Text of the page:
4.       Create games and engagement with your photos. If you are posting photos of products or manufacturing or offices, ask fans to guess whose desk it belongs to? What does this machine make? Ask fans to post photos of themselves using your products. Give a prize for best use. Let your fans vote for which photo(s) is best!

If all of this seems a bit overwhelming break it down into bite size tasks, hitting one at time as you can the hang of it. Key to your success is setting and keeping a schedule even when you think you could or should be posting more often. Get a simple routine down pat before expanding it to more activity you must undertake.

Does this help you map out tactics you can use to grow your fan base in Facebook? What would you add to this list from your own bag of tricks that has worked?

If you enjoyed this article, please Share it on your Facebook page or give it a Tweet (either of which you can do from the social share buttons sliding along the side of this page)!

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Here are Five Things You Need to Fix on Your Facebook Business Timelinebefore you begin blasting out Like requests.

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If you lament the loss of Facebook’s fan-gate pages, take a look at Facebook ads can still lead to specific tabs, even with default feature gone. Fan gate pages aren’t completely dead!

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While this blog post at The Buzz Bin focuses upon how wineries can take advantage of Facebook’s new Timeline features, you can simply substitute the winery references for your own industry: Storytelling with Timeline: Top Three Things to Remember.

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If you’re truly more interested in using Facebook Advertising to grow your fan base, please read The 2012 Facebook Advertising Report. This information from Social Freshwill provide interesting insights as to how you can target your advertising.

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A few of these apps shown in Social Media Examiner’s Top 10 Facebook Apps for Building Custom Pages & Tabs may no longer work since the post is from last July, but much of the content is quite valuable. (I checked recently on these.) Alternatively, you may want to check out their Top 10 Facebook Apps for Fan Engagement and Building Community, which is fairly current and has several great links.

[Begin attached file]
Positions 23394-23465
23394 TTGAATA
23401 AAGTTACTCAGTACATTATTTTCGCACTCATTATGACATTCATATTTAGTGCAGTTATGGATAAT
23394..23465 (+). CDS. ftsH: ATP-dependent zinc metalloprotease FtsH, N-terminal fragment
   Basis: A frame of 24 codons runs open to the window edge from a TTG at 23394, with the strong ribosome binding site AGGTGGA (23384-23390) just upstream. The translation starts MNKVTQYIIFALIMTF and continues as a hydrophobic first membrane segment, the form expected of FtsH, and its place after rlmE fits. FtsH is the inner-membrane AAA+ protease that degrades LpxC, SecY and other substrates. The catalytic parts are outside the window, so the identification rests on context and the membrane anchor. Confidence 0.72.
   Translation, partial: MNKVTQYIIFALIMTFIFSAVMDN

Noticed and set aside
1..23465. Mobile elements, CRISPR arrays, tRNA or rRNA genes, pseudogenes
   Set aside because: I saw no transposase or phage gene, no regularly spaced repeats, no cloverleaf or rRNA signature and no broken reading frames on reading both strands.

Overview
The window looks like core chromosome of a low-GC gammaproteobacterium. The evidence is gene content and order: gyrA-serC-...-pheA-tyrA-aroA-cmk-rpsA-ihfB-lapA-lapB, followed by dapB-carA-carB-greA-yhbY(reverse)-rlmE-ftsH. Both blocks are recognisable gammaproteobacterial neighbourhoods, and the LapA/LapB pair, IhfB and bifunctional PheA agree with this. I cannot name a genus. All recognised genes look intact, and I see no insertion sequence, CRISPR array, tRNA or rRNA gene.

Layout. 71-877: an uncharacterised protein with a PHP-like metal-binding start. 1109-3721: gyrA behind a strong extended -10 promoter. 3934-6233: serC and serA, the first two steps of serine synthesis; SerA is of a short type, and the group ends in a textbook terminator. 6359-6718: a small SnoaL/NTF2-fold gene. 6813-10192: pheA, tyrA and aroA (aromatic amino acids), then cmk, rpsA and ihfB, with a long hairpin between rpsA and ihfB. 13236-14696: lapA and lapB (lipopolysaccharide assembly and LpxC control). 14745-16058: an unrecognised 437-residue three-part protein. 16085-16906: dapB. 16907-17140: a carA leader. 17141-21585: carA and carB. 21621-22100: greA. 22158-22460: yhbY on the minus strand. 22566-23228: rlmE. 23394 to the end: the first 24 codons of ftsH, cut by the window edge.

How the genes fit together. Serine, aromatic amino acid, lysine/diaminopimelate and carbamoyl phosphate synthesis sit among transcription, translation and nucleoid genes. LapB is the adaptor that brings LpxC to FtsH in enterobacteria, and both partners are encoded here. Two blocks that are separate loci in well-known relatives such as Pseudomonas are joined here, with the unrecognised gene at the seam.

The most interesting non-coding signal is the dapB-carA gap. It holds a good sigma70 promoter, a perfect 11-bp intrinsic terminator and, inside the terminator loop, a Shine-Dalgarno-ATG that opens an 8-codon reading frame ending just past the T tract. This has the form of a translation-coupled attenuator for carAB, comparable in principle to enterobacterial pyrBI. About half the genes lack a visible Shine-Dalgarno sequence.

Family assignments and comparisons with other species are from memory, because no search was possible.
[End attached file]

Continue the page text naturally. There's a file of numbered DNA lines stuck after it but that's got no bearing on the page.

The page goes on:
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It should be noted that Facebook Apps (many of which are free) can be a bit tricky to find, install and test. Social Media Examiner again provides a step-by-step guide on How to Find and Add Facebook Apps to Your Facebook Page.

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Here’s one I found to be very cool to engage your fans. It requires a wee bit of work. But it you have have strong fan support from all over, you might want to learn How to Add Photos to Your Facebook Map.

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Ready for Facebook’s Premium Ads? Here’s a place to start: Facebook’s New, Entirely Social Ads Will Recreate Marketing. I’ll be doing some exploring myself!

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Are you following any Facebook Interest Lists? I’m finding them very informative and useful, learning about new subjects and things I wouldn’t have otherwise known about without this new feature: Facebook Launches ‘Interest Lists’ (Why Marketers Should Care). If you’re an art lover (or have another passion), I strongly urge you to find and follow (or create your own Interest List) in this topic.

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Do you have Subscribers? To your personal page? If this is news to you, and you are your brand, I strongly urge you to enable the Subscribe buttonon your personal page. This dramatically alters who can see specific types of posts (including non-friends). Enabling this feature may also dramatically change to whom you can promote and Share Your Page for business.

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Are you a fan of great photography? Facebook quietly changed their photo protocols for image files (a few weeks before their acquisition Monday of Instagram). You may now upload much larger photo files than ever before….